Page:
UK: ICO Guidance On Collecting Personal Information On Websites

Last Updated: 9 August 2007
Article by Hannah Sutcliffe

The Information Commissioner’s Office (ICO) recently published a ‘Good Practice Note’ on the collection of personal information using websites1. This provides some practical guidance which will be relevant to any business that collects or processes personal data via its website.

What information should website operators give to individuals who submit their personal data to a website?

In the context of a website the Data Protection Act 1998 (DPA) requirement of fair processing means that the website operator must supply fair processing information at any point on the website at which personal data is collected from users. The fair processing information will usually be given in a privacy statement or policy.

Such information should include details of who is collecting the data, for what purpose, how the data will be used and any other relevant information required to make the processing fair in the circumstances, such as whether the information will be disclosed to third parties and in what circumstances. Website users should also be told what their rights are in relation to their data and how to exercise them.

If more than one organisation collects personal information through the website, for example if a third party provides a secure payment system, then each organisation that collects the data should be identified and their use of the data explained.

Active steps must be taken to bring the fair processing information to the attention of the website user. The ICO’s view is that simply providing a link to a privacy statement is not sufficient. Instead, wherever personal data is collected on the site there should be some basic description of how the data will be used, with a link on from this to the full privacy policy which contains the detailed fair processing information. This accords with the ICO’s view that a ‘layered’ privacy policy is the most effective way of communicating the information. The ICO refers data processors to the Organisation for Economic Co-operation and Development (OECD) website’s privacy policy generator2 which can help to generate a basic tailored privacy statement based on the answers from a questionnaire.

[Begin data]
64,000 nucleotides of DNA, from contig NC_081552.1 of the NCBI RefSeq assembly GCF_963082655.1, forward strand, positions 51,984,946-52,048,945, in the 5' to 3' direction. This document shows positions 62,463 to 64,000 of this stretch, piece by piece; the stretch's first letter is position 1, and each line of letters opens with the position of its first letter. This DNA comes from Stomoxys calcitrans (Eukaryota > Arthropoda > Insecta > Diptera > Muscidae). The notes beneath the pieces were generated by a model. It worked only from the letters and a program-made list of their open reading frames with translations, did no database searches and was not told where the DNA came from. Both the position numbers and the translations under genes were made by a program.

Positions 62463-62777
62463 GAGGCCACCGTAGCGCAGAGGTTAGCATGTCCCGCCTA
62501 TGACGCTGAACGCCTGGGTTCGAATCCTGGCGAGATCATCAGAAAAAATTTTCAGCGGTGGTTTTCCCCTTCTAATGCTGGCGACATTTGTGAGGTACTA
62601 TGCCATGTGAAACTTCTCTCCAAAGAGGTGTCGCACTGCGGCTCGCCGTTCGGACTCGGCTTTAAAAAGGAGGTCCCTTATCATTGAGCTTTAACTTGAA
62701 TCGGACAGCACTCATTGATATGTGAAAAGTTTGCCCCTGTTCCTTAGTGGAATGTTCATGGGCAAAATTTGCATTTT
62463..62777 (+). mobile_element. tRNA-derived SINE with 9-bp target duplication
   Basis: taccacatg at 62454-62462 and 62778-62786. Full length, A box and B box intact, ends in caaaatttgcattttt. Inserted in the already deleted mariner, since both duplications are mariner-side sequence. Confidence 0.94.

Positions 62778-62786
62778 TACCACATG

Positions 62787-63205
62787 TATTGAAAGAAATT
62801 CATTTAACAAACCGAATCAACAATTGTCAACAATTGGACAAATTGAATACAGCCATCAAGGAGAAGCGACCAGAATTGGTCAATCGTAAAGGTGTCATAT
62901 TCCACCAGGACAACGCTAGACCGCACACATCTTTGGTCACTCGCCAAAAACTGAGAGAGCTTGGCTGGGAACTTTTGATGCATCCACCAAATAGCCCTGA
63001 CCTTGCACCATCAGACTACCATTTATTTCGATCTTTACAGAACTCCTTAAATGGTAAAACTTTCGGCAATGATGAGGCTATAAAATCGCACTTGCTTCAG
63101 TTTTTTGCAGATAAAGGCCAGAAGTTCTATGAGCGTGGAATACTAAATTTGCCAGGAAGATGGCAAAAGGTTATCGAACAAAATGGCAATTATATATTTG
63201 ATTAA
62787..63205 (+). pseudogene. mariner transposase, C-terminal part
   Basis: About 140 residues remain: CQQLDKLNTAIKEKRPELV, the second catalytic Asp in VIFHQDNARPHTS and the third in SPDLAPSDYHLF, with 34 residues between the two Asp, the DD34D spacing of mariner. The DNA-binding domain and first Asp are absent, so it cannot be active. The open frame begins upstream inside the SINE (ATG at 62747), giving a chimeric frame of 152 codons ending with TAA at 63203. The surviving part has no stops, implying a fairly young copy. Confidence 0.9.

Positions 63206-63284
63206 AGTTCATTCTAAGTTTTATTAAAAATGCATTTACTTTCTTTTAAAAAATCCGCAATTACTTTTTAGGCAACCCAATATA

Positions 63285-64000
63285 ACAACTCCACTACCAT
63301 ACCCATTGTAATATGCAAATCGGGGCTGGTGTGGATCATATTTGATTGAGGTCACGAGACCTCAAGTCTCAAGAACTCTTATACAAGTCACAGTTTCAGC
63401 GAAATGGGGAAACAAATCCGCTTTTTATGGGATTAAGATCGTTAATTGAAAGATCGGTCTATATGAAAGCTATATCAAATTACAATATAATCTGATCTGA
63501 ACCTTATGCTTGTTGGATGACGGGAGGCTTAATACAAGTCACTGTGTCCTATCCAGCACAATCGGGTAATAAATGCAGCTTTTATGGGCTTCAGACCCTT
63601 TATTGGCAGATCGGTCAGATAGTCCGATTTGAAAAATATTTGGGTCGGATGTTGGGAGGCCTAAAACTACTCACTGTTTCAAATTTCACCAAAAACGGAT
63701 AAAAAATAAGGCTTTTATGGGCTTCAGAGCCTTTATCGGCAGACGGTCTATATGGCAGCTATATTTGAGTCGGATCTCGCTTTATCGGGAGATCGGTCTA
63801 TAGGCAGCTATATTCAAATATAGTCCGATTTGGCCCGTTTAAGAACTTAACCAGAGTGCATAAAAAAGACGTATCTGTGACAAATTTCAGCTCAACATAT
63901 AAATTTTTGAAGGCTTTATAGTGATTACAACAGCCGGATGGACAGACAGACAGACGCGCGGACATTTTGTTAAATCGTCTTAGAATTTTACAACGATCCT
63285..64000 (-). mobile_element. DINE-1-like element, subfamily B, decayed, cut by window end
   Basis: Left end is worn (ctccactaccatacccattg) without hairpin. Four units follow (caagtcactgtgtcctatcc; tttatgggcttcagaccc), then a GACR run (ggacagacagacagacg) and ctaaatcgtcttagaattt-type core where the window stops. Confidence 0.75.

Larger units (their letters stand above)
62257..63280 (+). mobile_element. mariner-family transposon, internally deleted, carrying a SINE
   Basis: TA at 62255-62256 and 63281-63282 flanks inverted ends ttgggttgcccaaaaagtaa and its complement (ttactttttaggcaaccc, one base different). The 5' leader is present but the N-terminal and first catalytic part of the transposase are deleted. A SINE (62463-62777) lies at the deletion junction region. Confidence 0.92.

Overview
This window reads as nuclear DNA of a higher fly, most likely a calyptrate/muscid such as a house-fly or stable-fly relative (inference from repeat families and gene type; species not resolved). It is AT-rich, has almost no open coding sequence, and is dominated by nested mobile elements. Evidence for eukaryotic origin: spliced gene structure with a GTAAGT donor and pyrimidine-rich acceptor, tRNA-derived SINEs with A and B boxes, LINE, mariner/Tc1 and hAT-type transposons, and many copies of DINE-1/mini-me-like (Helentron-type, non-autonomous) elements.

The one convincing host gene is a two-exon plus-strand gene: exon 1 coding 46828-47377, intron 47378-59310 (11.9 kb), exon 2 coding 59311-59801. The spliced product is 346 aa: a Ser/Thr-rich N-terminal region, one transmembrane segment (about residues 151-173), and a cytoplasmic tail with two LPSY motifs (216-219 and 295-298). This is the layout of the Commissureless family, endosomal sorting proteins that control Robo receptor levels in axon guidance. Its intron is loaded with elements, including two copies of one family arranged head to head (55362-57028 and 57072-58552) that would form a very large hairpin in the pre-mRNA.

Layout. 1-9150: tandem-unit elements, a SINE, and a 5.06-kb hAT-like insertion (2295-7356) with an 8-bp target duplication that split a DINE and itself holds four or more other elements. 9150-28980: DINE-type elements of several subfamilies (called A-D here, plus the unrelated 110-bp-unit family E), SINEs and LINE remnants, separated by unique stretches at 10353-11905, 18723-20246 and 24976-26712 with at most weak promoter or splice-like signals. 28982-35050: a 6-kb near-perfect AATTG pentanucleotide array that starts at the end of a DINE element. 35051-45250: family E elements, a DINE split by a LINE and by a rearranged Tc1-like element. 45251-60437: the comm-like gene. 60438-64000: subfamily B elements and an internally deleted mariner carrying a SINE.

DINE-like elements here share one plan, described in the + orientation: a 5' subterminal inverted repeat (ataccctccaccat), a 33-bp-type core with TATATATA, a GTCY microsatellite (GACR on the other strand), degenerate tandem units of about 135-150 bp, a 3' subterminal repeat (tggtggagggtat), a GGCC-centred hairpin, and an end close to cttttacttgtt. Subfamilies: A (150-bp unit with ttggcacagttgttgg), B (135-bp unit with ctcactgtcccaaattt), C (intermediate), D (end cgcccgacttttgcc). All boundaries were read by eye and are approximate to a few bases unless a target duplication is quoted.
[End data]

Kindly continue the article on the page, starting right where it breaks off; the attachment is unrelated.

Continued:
Scope of use of personal data

Website operators may only process personal data for the purposes for which it was originally collected, as set out in the privacy policy that was in force when the website user provided the data. Unilaterally changing the terms of the privacy policy does not give the website operator the right to use personal data for new purposes outside the scope of those envisaged in the previous policy.

The ICO states that the "safest" way for a website operator to change the scope of permitted processing or use of personal data is to gain the express consent of the website user by means of an express "opt-in" route. This will be necessary when sensitive personal data, or data that is subject to a duty of confidentiality, is processed or when the website operator wishes to transfer the data to an organisation other than those listed in the privacy policy.

If the use of the data is not a new purpose, or is sufficiently close to the scope of the purposes or uses set out in the privacy policy that the website user would have an expectation that it would be used in this way then the advance opt-in route will not be necessary. Instead the ICO states that the individual should be informed of the new use and should be given the chance to object to the processing through an "opt-out" route.

Using other website tools to collect personal information

Using cookies or web-bugs (also known as web-beacons) to track a website user’s on-line movements in order to create a profile of the user is not in itself considered to be the collection of personal data. However, if the website operator takes the profile that has been generated by the information collected by the cookies and links it to a user’s name, address or other unique identifying information then the profile itself becomes personal data for the purposes of the DPA.3

IP addresses may also be personal data if the website user links the address to other identifying information to create a profile of a website user. However, this will only be possible if the IP address used is static - ie if a specific user is always allocated the same IP address by their internet service provider (most consumer ISPs offer dynamic IP addresses by default).